Painting Women: Cosmetics, Canvases, and Early Modern Culture (Hardback)
  • Painting Women: Cosmetics, Canvases, and Early Modern Culture (Hardback)
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Painting Women: Cosmetics, Canvases, and Early Modern Culture (Hardback)

(author)
£42.00
Hardback 272 Pages / Published: 04/11/2005
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This original analysis of the representation and self-representation of women in literature and visual arts revolves around multiple early modern senses of "painting": the creation of visual art in the form of paint on canvas and the use of cosmetics to paint women's bodies. Situating her study in sixteenth- and seventeenth-century Italy, France, and England, Patricia Phillippy brings together three distinct actors: women who paint themselves with cosmetics, women who paint on canvas, and women and men who paint women-either with pigment or with words. Phillippy asserts that early modern attitudes toward painting, cosmetics, and poetry emerge from and respond to a common cultural history. Materially, she connects those who created images of women with pigment to those who applied cosmetics to their own bodies through similar mediums, tools, techniques, and exposure to toxic materials. Discursively, she illuminates historical and social issues such as gender and morality with the nexus of painting, painted women, and women painters. Teasing out the intricate relationships between these activities as carried out by women and their visual and literary representation by women and by men, Phillippy aims to reveal the delineation and transgression of women's creative roles, both artistic and biological. In Painting Women, Phillippy provides a cross-disciplinary study of women as objects and agents of painting.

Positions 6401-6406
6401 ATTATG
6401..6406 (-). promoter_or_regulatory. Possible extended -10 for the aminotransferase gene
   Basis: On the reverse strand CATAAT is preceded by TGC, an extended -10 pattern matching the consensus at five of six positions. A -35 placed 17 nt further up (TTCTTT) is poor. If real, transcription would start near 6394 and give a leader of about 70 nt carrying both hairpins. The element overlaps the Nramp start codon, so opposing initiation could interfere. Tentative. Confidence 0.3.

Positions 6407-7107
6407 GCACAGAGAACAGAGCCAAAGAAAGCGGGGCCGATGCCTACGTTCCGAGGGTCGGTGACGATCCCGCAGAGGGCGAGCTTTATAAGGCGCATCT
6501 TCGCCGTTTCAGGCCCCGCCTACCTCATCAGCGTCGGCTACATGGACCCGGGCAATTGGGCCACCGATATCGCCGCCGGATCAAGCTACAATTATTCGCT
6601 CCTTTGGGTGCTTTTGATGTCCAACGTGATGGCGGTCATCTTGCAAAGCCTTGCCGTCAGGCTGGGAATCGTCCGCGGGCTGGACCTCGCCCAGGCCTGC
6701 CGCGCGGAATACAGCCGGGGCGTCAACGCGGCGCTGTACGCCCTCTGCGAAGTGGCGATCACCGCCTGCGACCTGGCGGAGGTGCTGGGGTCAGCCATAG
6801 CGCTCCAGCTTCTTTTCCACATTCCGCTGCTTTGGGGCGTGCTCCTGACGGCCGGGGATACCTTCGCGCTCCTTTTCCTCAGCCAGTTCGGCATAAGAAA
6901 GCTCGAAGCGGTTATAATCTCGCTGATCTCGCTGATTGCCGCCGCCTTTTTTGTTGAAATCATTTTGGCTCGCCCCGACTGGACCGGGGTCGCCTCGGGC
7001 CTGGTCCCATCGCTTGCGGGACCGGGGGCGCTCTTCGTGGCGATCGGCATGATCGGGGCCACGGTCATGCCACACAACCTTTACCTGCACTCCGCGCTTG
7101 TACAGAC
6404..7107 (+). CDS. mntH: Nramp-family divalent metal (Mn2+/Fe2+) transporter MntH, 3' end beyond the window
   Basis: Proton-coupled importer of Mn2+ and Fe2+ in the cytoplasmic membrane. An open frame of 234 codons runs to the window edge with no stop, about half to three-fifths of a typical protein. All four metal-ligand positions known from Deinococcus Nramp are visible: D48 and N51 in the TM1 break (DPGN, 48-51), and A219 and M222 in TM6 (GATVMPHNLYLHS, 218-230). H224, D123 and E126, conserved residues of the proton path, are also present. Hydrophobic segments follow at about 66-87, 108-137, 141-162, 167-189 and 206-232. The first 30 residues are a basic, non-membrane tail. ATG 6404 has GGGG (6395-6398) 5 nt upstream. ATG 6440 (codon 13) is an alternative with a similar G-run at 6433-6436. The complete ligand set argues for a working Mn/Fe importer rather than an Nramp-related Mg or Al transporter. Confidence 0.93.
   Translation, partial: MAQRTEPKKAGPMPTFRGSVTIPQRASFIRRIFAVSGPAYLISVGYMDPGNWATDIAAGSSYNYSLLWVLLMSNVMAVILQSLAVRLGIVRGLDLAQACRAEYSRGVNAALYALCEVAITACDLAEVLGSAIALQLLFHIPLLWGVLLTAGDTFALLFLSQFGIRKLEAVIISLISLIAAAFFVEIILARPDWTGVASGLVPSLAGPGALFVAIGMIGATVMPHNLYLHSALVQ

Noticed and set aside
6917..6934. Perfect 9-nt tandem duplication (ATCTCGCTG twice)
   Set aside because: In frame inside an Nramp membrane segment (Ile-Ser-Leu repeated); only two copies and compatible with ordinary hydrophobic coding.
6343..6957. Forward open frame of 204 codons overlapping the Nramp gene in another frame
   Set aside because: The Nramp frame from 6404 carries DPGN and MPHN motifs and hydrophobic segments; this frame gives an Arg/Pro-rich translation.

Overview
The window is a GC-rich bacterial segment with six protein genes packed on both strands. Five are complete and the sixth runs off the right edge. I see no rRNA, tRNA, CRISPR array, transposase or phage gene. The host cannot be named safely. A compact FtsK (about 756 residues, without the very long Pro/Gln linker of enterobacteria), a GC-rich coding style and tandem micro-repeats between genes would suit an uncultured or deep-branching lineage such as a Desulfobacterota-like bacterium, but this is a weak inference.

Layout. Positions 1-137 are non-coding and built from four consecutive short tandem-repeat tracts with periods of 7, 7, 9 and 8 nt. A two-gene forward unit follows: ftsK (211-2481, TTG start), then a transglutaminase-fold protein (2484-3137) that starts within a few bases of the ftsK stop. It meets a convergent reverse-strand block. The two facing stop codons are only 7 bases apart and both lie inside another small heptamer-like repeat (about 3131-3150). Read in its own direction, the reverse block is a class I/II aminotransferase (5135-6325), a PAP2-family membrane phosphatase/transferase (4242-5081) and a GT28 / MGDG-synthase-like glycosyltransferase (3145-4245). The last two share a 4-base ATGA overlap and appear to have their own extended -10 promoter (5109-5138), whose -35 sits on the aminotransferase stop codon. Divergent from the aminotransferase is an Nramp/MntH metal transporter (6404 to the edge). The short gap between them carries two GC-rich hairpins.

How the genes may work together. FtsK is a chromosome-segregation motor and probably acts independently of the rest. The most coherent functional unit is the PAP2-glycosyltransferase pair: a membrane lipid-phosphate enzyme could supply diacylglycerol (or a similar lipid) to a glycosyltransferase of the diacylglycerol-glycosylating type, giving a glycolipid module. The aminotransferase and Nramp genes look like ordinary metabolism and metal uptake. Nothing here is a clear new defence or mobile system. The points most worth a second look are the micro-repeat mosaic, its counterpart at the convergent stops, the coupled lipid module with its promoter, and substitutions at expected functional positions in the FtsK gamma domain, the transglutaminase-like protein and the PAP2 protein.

Publisher: Johns Hopkins University Press
ISBN: 9780801882258
Number of pages: 272
Weight: 522 g
Dimensions: 229 x 152 x 23 mm


MEDIA REVIEWS
A deeply illuminating work on aspects of material culture... which shaped following ages. -- Henry Berry * Midwest Book Review *
Phillippy strikes a delicate interpretive balance between contemporary criticism and specific historical periods, cultures, and genres that will undoubtedly guide future research. * H-France *
One will undoubtedly be enriched by many of the previously obscured glimpses that she has succeeded in unveiling. -- Yael Even * Renaissance Quarterly *
Painting Women: Cosmetics, Canvases, and Early Modern Culture not only offers an enlightening argument, but also a productive direction and excellent model for feminist scholarship. -- Marguerite A. Tassi * Shakespeare Yearbook *
This complicated subject leads to a study of early modern culture in England, France and Italy that is revealing. * Bibliotheque d'Humanisme et Renaissance *
Painting Women makes a worthwhile contribution to the study of women and gender identity in early modern art and literature, and is likely to be of interest to scholars of early modern art, literature, and history. -- Danae T. Orlins * Sixteenth Century Journal *
This ambitious project involves imaginative, if not acrobatic, yokings of the verbal and visual arts. -- Ann A. Huse * Clio *
Painting Women makes an important contribution to the study of representation in early modern Europe. -- Kate van Orden * Journal of Women's History *

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